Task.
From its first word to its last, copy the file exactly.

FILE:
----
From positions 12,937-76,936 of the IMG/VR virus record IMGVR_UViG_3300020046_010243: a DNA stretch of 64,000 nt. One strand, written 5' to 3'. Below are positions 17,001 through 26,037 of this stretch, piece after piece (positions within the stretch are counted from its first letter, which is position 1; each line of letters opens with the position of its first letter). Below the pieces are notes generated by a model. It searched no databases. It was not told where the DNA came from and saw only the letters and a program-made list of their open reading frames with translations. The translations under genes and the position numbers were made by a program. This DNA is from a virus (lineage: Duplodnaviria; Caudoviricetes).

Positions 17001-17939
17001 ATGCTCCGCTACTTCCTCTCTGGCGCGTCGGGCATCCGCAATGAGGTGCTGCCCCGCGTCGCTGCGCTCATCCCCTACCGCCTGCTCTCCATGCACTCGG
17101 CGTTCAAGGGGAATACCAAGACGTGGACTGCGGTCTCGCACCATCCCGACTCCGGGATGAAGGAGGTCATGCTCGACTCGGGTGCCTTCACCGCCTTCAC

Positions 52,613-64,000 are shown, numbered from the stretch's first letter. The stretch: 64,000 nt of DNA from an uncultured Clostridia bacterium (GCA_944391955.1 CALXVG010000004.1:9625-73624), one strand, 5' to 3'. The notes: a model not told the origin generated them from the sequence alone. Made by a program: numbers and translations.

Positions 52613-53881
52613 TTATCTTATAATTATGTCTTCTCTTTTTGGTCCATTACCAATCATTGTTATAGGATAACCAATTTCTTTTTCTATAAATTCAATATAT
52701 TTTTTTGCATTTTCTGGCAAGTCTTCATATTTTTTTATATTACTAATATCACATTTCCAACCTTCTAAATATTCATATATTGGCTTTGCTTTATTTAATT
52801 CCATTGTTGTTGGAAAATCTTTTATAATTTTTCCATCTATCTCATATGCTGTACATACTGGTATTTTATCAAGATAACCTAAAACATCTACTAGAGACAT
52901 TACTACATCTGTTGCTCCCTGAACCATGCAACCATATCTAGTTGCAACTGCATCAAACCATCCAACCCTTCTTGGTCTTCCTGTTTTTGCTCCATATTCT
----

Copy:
From positions 12,937-76,936 of the IMG/VR virus record IMGVR_UViG_3300020046_010243: a DNA stretch of 64,000 nt. One strand, written 5' to 3'. Below are positions 17,001 through 26,037 of this stretch, piece after piece (positions within the stretch are counted from its first letter, which is position 1; each line of letters opens with the position of its first letter). Below the pieces are notes generated by a model. It searched no databases. It was not told where the DNA came from and saw only the letters and a program-made list of their open reading frames with translations. The translations under genes and the position numbers were made by a program. This DNA is from a virus (lineage: Duplodnaviria; Caudoviricetes).

Positions 17001-17939
17001 ATGCTCCGCTACTTCCTCTCTGGCGCGTCGGGCATCCGCAATGAGGTGCTGCCCCGCGTCGCTGCGCTCATCCCCTACCGCCTGCTCTCCATGCACTCGG
17101 CGTTCAAGGGGAATACCAAGACGTGGACTGCGGTCTCGCACCATCCCGACTCCGGGATGAAGGAGGTCATGCTCGACTCGGGTGCCTTCACCGCCTTCAC

Positions 52,613-64,000 are shown, numbered from the stretch's first letter. The stretch: 64,000 nt of DNA from an uncultured Clostridia bacterium (GCA_944391955.1 CALXVG010000004.1:9625-73624), one strand, 5' to 3'. The notes: a model not told the origin generated them from the sequence alone. Made by a program: numbers and translations.

Positions 52613-53881
52613 TTATCTTATAATTATGTCTTCTCTTTTTGGTCCATTACCAATCATTGTTATAGGATAACCAATTTCTTTTTCTATAAATTCAATATAT
52701 TTTTTTGCATTTTCTGGCAAGTCTTCATATTTTTTTATATTACTAATATCACATTTCCAACCTTCTAAATATTCATATATTGGCTTTGCTTTATTTAATT
52801 CCATTGTTGTTGGAAAATCTTTTATAATTTTTCCATCTATCTCATATGCTGTACATACTGGTATTTTATCAAGATAACCTAAAACATCTACTAGAGACAT
52901 TACTACATCTGTTGCTCCCTGAACCATGCAACCATATCTAGTTGCAACTGCATCAAACCATCCAACCCTTCTTGGTCTTCCTGTTTTTGCTCCATATTCT